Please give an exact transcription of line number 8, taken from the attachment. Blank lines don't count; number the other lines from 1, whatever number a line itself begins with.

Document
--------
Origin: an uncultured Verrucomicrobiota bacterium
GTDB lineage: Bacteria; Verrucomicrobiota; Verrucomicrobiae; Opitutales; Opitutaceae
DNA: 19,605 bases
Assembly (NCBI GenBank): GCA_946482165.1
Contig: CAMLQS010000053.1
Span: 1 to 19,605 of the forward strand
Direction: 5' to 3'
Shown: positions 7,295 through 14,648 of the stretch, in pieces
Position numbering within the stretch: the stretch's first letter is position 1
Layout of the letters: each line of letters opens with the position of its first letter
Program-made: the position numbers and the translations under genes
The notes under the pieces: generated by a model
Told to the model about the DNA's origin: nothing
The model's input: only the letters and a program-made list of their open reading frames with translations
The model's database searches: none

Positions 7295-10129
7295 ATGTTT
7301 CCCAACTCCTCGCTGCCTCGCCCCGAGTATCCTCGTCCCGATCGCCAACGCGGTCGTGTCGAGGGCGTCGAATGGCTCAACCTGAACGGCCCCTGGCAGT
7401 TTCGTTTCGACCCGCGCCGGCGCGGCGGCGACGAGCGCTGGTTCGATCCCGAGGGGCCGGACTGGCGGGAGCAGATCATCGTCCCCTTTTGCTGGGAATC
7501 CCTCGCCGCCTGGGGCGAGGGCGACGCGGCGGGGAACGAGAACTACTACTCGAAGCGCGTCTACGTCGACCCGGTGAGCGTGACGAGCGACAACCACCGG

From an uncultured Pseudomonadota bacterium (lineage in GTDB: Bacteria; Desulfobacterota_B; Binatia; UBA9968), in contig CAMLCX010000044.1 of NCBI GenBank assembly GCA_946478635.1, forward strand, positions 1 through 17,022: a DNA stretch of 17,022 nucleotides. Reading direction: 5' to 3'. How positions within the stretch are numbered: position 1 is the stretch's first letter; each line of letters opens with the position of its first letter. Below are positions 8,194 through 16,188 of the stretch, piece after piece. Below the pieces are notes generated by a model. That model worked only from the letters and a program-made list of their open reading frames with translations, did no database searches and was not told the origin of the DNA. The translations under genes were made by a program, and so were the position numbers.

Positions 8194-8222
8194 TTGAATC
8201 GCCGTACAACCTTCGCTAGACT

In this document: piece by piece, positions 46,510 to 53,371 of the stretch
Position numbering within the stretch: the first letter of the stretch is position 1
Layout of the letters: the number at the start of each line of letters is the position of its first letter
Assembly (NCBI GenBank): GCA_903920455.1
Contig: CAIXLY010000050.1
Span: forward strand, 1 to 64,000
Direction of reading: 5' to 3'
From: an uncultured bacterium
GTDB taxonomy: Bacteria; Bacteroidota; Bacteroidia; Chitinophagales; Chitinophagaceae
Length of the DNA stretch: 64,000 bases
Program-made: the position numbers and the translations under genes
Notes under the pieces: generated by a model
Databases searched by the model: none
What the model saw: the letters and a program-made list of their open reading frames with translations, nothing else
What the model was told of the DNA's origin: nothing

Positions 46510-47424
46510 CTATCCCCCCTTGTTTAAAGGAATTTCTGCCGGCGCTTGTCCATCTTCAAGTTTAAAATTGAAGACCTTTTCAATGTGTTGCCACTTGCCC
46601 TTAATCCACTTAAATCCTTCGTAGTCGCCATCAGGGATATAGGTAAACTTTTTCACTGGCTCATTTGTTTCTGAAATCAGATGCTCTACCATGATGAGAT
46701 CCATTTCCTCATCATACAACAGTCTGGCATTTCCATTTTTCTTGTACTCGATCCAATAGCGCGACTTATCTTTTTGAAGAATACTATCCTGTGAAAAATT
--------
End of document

Shown: positions 7,295 through 14,648 of the stretch, in pieces